Stowed a bottle of Wild Turkey under the checkout counter despite daily reprimands
Repeatedly launched hardback bestsellers at unsuspecting patrons, shouting, “Fire in the hole!”
Kept grumbling that Barnes & Noble’s Internal Affairs division had you on speed dial
Audibly classified every blonde in the store as an Ava or Winona, then hit on her
Handing over a back-ordered book to a customer, glared icily and said, “Next one’s comin’ faster”
Always referred to the major metropolitan city in which the store was located as “the holler”
Refused to write staff recommendations for any author but Elmore Leonard
When customers confused Leonard with L. Ron Hubbard, told them they had ten seconds to get out of the store, moved a hand to your waist, and started counting
White Stetson violated dress code
I just fired off a letter to The New Yorker in response to this Sasha Frere-Jones’ piece on Rick Ross. Since I don’t expect it will to appear in the magazine, I will place it below, followed by a succinct evaluation of Frere-Jones’ essay:
While the critical response to (Community star and ex-30 Rock writer Donald Glover’s alter ego) Childish Gambino’s debut LP Camp has been mostly positive, Ian Cohen recently eviscerated the album on Pitchfork’s web site, calling it “one of the most uniquely unlikable rap records of this year (and most others)” and echoing many of the criticisms expressed by Leor Galil in an earlier Forbes review titled “Childish Gambino’s Camp Is No Fun.” Said criticisms basically boil down to the following:
1) Childish Gambino is, as Cohen puts it, “preposterously self-obsessed, but not the least bit self-aware.”
2) Childish Gambino is a schizophrenic Kanye-wannabe.
3) Childish Gambino is a laughable name that compromises Glover’s credibility.
Let’s tackle these in reverse order, saving the most substantial (and hurtful) for last:
I had to pee halfway through AFI SilverDocs’ June screening of Life in a Day—a documentary out today on DVD and available in full on YouTube—but held it nearly an hour for fear of missing something captivating.
The film, directed by Kevin Macdonald and produced by Ridley and Tony Scott, is a 95-minute compilation of 4,500 hours of footage shot and uploaded to YouTube by 80,000 people around the world on July 24, 2010: a giant pastiche, a powerful series of snapshots, a mash-up or remix of all these people’s lives or the thousands of documentaries that could have been. It’s like someone (Macdonald) culled the most poignant moments from a few hundred episodes of MTV’s True Life, spliced them together, and laid music over it to maximum effect. I don’t think this kind of documentary could have existed fifteen or even ten years ago considering the startling growth of remix culture and spread of The Narcissism Epidemic in the Digital Age, which surely motivated at least some of the film’s stars to record themselves for a day.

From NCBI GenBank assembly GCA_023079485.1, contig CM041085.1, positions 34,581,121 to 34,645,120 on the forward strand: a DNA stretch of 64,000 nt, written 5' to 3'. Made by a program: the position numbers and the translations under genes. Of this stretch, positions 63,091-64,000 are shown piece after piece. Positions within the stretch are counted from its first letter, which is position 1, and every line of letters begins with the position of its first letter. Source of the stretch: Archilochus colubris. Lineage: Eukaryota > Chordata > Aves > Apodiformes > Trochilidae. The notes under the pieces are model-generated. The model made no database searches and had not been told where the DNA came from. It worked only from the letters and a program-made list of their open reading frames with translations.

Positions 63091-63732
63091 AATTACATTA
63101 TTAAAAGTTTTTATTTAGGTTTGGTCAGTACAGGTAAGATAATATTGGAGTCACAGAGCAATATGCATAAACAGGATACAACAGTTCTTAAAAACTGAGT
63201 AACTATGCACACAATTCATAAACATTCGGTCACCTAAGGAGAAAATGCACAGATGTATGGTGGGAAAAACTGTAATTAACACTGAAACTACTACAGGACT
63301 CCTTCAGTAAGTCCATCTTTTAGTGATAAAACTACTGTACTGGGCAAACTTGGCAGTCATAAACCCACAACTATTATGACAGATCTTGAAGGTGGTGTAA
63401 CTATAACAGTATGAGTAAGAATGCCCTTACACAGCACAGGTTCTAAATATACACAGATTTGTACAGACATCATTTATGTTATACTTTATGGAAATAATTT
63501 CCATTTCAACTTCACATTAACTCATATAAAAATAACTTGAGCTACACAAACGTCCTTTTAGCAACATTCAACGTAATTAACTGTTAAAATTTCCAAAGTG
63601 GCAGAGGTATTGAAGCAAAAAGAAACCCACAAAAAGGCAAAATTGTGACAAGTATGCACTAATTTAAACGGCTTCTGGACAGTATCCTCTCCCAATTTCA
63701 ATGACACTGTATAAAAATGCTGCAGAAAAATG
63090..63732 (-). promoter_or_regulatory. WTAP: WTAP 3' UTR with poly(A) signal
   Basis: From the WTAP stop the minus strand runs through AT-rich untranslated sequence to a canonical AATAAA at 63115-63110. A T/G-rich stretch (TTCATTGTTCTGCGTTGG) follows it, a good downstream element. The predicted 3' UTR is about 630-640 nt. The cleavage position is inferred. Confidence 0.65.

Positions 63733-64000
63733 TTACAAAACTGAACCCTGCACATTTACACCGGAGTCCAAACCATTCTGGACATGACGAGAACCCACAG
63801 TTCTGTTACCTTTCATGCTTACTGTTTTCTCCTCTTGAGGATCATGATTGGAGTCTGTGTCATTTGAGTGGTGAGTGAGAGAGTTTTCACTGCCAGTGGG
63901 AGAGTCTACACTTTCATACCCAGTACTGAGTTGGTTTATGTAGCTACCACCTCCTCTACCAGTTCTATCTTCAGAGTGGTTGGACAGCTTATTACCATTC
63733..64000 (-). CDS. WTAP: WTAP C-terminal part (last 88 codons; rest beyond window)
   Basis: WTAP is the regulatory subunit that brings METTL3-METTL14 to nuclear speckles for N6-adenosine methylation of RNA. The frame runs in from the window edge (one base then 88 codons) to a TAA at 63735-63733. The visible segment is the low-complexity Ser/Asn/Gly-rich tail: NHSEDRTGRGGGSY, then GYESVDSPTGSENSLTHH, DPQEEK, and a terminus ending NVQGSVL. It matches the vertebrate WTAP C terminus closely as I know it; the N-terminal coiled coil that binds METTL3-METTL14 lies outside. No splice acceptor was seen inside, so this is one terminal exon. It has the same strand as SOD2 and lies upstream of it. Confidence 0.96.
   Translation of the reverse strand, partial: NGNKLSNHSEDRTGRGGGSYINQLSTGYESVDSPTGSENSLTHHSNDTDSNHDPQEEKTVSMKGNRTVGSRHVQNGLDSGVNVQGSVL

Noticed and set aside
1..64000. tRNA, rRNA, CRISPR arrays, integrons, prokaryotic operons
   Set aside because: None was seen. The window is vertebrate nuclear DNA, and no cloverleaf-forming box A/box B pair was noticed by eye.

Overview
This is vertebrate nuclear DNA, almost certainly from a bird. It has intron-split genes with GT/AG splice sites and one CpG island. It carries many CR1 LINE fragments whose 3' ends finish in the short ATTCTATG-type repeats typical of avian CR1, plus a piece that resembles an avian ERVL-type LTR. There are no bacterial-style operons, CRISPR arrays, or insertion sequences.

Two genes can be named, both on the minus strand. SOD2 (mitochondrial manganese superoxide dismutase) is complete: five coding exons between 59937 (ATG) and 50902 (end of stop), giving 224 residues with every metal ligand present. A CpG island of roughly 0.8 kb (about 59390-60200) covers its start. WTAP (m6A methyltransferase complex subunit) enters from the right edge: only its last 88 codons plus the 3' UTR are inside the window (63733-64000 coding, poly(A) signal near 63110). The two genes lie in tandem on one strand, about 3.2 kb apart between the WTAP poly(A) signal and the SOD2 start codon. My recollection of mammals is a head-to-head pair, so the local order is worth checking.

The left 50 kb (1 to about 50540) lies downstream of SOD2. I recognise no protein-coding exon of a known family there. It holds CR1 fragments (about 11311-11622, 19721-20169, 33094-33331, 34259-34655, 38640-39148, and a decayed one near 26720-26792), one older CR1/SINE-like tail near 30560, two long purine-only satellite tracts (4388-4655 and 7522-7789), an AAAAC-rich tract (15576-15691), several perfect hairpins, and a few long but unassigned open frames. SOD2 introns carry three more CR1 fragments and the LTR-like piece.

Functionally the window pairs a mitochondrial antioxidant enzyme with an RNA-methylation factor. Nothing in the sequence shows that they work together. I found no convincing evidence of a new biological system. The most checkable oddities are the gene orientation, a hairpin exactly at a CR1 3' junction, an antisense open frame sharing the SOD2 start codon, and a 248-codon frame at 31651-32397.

Regardless, what results is the Long Island Iced Tea of documentaries: on paper, so many disparate ingredients shouldn’t work together, but by some magic they blend beautifully and as you rise to leave your seat, you feel lit.
Cool, suggests Samuel Jackson’s Jules Winnfield in the intro (“Your Mom Likes My Intro”) to 19 year-old Chicago rapper Fonz-E Mak’s terrific debut, The 6:21 Theory, which—in the near-empty battledome of my brain—is now challenging Kendrick Lamar’s Section.80 for the title of Hip Hop Album of the Year.
Of course, calling Fonz-E Mak cool can be hyperbole or understatement depending on how you feel about cartoons (Dragon Ball Z, Cowboy Bebop, Johnny Bravo, Recess), video games (Final Fantasy), sci-fi (Star Wars, Hitchhiker’s Guide), and skateboarding, all of which The 6:21 Theory has in spades—not to mention references to the Fresh Prince (“Breeze Owes Me Cash” samples the show’s theme song), Hangin’ With Mr. Cooper (“Hangin’ With Mr. DOOM”), and Mak’s trademark look: the red flannel and fedora (“My Super Dope Red Flannel,” among others).
Clearly Mak gives less than a fraction of a fuck what you think of him.
(Ed. note: If you read this recap of the Breaking Bad season four finale having not seen every episode up to this point, you are depriving yourself of some serious rocket fuel.)
For a show as dark as Breaking Bad and a finale as explosive as this, “Face Off” starts slow, opening with small comic moments and subtle chess moves. First there’s Walt racing into the hospital with his homemade bomb, its magnet awkwardly sticking the diaper bag to the metal ICU doorway as Jesse looks on in horror. Seconds later they’re bickering like Aziz Ansari and Jesse Eisenberg in 30 Minutes or Less: “So you brought the bomb into a hospital?!” Jesse (Pinkman) asks.
Then there’s Walt trying to slouch himself invisible when the ABQ PD approaches Jesse about his suspiciously specific ricin prediction, and later, in the interrogation room, Jesse telling the suits he “musta seen it [ricin] on an episode of House or somethin’.” Jesse never has taken to lying quite the way Walt has, which is one of the reasons he’s become so much easier to root for than his former teacher, who, oh yeah, has terminal cancer.